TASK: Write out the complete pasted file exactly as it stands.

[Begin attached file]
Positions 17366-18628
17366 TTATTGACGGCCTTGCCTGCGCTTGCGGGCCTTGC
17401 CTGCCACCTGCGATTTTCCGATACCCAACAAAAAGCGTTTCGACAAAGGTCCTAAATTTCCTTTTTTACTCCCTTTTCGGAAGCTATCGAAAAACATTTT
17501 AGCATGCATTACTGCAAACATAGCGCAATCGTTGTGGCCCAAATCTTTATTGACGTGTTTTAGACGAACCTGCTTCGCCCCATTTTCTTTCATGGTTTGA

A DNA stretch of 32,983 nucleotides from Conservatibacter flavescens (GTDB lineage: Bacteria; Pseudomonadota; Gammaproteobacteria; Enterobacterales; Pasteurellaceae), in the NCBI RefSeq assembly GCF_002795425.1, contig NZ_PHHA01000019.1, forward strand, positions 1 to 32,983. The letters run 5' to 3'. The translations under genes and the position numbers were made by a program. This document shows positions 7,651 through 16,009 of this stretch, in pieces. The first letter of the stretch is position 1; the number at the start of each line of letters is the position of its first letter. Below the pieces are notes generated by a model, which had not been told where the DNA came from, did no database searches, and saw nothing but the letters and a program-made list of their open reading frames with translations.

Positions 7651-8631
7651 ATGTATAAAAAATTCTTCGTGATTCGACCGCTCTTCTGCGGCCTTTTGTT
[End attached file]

Positions 17366-18628
17366 TTATTGACGGCCTTGCCTGCGCTTGCGGGCCTTGC
17401 CTGCCACCTGCGATTTTCCGATACCCAACAAAAAGCGTTTCGACAAAGGTCCTAAATTTCCTTTTTTACTCCCTTTTCGGAAGCTATCGAAAAACATTTT
17501 AGCATGCATTACTGCAAACATAGCGCAATCGTTGTGGCCCAAATCTTTATTGACGTGTTTTAGACGAACCTGCTTCGCCCCATTTTCTTTCATGGTTTGA

A DNA stretch of 32,983 nucleotides from Conservatibacter flavescens (GTDB lineage: Bacteria; Pseudomonadota; Gammaproteobacteria; Enterobacterales; Pasteurellaceae), in the NCBI RefSeq assembly GCF_002795425.1, contig NZ_PHHA01000019.1, forward strand, positions 1 to 32,983. The letters run 5' to 3'. The translations under genes and the position numbers were made by a program. This document shows positions 7,651 through 16,009 of this stretch, in pieces. The first letter of the stretch is position 1; the number at the start of each line of letters is the position of its first letter. Below the pieces are notes generated by a model, which had not been told where the DNA came from, did no database searches, and saw nothing but the letters and a program-made list of their open reading frames with translations.

Positions 7651-8631
7651 ATGTATAAAAAATTCTTCGTGATTCGACCGCTCTTCTGCGGCCTTTTGTT